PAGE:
Hunter Moore, who has been called “the most hated man on the Internet” for his alleged operation and defense of a revenge porn website, was indicted Thursday by a federal grand jury, according to an official at the United States Attorney’s Office in Los Angeles.
Moore, 27, has claimed to be the operator of isanyoneup.com, a site that posted nude photos of people, many of whom say they did not consent to having their images appear on the Internet. The indictment from the United States District Court for the Central District of California charges Moore and a man named Charles “Gary” Evens, 25, with conspiracy to “access a protected computer without authorization to obtain information for private financial gain” and other counts.
On multiple occasions, Moore paid Evens to break into the email accounts of victims and steal nude photos to post on the website isanyoneup.com, according to the indictment.
The pair are scheduled to appear in court Tuesday afternoon–Moore in federal court in Sacramento and Evens in U.S. district court in Los Angeles.
“We’re ecstatic,” said revenge porn activist Charlotte Laws, who has been fighting for Moore’s arrest for years and who says her daughter Kayla is one of the victims listed in the indictment. “We’re super pleased that the FBI have brought this to fruition. I’ve talked to several of the victims and they are extremely pleased and I know all the victims are going to feel happy and they are going to feel that finally justice is being served.”
“Revenge porn” is a genre of pornography where explicit images are uploaded to the web, most typically by scorned ex-lovers, without the consent of the photo’s subject. Moore’s isanyoneup.com was one of the most prominent hubs for such material until its shuttering in April 2012, when Moore sold it to the anti-bullying site Bullyville and swore he had a change of heart.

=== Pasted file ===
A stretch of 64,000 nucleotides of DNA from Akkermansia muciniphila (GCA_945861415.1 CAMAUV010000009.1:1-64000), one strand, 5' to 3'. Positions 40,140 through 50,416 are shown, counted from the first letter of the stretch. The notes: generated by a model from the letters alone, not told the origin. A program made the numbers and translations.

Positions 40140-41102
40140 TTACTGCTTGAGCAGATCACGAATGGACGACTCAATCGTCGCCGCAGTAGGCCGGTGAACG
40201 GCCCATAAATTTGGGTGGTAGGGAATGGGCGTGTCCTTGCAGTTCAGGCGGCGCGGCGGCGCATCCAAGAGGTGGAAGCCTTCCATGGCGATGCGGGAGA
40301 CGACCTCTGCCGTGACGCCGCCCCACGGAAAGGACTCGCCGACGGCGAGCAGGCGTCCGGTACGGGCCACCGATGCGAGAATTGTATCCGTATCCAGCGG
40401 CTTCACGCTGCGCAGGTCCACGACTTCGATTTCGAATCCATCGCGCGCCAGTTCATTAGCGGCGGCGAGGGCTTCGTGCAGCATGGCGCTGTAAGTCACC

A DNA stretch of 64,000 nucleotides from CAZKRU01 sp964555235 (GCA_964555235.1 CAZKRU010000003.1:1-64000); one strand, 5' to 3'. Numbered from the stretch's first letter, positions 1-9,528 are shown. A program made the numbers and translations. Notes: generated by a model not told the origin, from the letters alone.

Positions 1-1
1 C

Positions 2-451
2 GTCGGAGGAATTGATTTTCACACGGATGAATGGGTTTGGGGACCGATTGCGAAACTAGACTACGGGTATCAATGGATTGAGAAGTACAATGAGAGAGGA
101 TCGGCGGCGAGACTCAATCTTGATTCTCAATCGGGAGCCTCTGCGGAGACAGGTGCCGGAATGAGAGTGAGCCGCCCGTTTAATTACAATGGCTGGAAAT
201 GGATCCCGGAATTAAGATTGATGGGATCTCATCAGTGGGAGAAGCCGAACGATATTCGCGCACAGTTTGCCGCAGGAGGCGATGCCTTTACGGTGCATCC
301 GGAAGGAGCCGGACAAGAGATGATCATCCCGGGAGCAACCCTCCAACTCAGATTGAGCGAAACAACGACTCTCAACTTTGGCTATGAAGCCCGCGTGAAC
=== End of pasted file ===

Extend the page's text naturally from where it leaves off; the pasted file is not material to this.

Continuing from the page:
Later that year, however, Moore launched a new site, HunterMoore.TV, which he said would map revenge porn victims’ photos with their locations. (He later denied making that statement.) The site does not appear to have ever gotten off the ground as a revenge porn hub, and currently serves as a repository for party fliers.
Victims and activists have long attempted to fight against revenge porn, but so far few states have workable anti-revenge porn laws on the books. Moore long defended his actions by claiming he was protected by Section 230 of the Communications Decency Act, which states that website owners cannot be held liable for content submitted by users. If he actively solicited illegal content, however, as the indictment alleges, he would no longer be granted Section 230 immunity.
This isn’t Moore’s first brush with the law. In March of 2013, a judge ordered he pay $250,000 to Bullyville.com founder James McGibney for defamation damages.
Moore’s former attorney, Reza Sina, told TIME that he represented Moore for about a year, but Moore ceased being a client last year. “In May of 2013 I was in Washington DC and he called me and told me he was being questioned by the FBI and it’s at that time I decided to cease all communications with him,” Sina said.
The full indictment is embedded below.